Why I got into Sport Psychology

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By Mike T. Wilson, Graduate Student, John F. Kennedy University

After playing elite level soccer for most of my life there seemed to be an undoubtedly significant factor that I witnessed which separated the better from the best. So far as technical skill, well, save for the Michael Jordans and Lionel Messis even Nadals, professional elite level sports are all but equal. However, aside from the resources that athletes use beyond the weight room and after the fitness programs are finished, there is yet another factor; the mental game.

I first encountered sport psychology in the Men’s Varsity Soccer program at Azusa Pacific University. The year my team won the 2007 NAIA National Championship was the first time I was introduced to goal setting. The first time I ever heard of a SMART goal I was sitting with a group of 24 teammates on the eve of training camp.

Since that summer evening nearly five years ago I have received my Bachelors degree in Sport Psychology, I am interning with the Sport Psychology Institute Northwest, had professional soccer experience, and currently I am currently working on my Masters in Sport Psychology at John F. Kennedy University. Through my experience in athletics I understand the importance of mental skills and the significance of properly applying mental skills techniques. Whether it is teaching situational-anxious athletes how to use imagery to build confidence or teaching a softball team how team cohesion and group dynamics. The role of a mental coach for individual based sports such as tennis, are critical in maximizing optimal performance.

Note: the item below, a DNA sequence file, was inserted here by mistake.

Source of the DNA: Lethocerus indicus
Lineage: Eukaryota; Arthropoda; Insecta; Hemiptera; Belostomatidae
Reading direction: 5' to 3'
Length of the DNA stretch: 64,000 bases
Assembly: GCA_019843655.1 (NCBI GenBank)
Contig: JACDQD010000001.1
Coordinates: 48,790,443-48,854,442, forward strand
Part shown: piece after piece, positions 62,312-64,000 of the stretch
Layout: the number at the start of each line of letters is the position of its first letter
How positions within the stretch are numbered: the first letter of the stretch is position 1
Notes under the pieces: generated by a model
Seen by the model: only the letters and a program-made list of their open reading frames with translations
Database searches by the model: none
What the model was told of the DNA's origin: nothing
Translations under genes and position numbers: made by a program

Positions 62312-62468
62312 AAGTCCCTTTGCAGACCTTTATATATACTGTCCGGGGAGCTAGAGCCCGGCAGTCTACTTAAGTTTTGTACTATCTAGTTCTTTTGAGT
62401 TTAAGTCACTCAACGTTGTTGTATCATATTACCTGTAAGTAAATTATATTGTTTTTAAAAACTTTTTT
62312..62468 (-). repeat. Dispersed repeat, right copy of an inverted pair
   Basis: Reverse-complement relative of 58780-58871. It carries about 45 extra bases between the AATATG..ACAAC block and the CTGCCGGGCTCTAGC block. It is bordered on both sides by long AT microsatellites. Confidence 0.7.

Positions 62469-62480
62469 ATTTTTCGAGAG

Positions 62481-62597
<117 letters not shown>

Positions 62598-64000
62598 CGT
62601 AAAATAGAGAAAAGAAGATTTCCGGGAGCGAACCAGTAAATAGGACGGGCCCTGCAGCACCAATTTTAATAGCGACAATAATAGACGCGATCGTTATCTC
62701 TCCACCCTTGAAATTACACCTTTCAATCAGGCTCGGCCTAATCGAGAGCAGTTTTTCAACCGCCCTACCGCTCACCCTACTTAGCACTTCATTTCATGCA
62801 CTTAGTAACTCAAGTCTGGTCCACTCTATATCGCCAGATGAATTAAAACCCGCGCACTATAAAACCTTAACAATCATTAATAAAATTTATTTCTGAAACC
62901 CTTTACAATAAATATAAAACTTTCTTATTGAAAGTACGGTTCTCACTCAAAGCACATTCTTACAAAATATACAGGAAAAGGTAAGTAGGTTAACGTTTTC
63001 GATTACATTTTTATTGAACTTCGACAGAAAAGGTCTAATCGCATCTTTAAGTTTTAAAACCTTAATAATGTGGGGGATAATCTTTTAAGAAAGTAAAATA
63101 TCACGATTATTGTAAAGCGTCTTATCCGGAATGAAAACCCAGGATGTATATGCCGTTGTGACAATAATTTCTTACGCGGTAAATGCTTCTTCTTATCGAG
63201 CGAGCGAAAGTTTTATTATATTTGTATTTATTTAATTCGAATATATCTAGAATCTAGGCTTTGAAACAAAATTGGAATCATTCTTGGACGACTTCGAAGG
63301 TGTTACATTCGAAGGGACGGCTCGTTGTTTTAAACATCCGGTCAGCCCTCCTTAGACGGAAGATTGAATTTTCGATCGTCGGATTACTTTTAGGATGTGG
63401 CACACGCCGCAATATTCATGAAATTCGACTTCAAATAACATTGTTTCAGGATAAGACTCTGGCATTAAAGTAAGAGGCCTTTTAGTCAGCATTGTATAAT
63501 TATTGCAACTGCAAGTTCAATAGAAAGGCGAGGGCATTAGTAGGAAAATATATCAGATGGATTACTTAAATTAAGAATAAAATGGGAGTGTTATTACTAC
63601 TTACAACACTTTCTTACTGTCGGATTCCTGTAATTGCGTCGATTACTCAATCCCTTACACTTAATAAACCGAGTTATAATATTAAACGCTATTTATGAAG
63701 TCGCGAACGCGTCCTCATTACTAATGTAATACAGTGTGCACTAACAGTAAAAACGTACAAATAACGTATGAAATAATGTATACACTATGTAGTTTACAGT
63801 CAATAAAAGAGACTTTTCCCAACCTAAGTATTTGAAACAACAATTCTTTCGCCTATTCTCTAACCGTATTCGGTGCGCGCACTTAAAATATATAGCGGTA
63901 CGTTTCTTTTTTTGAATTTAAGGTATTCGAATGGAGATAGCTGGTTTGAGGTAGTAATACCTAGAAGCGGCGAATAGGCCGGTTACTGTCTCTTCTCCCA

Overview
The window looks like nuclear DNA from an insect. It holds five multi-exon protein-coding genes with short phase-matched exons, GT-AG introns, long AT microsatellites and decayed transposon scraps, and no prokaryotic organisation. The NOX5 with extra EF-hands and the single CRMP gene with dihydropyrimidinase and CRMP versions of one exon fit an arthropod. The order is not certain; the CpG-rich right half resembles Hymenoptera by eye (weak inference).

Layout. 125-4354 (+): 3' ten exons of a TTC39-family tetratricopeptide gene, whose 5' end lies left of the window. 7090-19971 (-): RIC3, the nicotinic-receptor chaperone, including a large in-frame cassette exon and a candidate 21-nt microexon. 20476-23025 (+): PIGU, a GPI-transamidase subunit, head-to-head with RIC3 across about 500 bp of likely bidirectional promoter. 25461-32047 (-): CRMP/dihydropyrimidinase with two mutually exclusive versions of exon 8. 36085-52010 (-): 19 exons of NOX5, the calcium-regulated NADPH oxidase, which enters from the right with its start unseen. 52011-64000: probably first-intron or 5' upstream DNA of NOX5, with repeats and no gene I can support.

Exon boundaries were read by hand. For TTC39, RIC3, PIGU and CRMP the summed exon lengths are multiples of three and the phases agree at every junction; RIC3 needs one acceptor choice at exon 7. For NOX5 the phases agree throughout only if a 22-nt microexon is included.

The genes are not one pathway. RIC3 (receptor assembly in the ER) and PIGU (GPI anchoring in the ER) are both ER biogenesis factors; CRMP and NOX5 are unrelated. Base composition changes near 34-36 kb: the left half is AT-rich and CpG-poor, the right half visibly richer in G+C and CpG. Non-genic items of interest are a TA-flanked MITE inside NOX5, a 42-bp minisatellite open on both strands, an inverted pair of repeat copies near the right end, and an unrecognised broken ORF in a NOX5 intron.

My long-term goal is to be a licensed Sport Psychologist, working with every type of athlete of all levels and ages. My short-term goals are to complete my Master’s work, receive my Nutrition and Exercise Performance Certificate, and complete the Association for Applied Sport Psychology membership.

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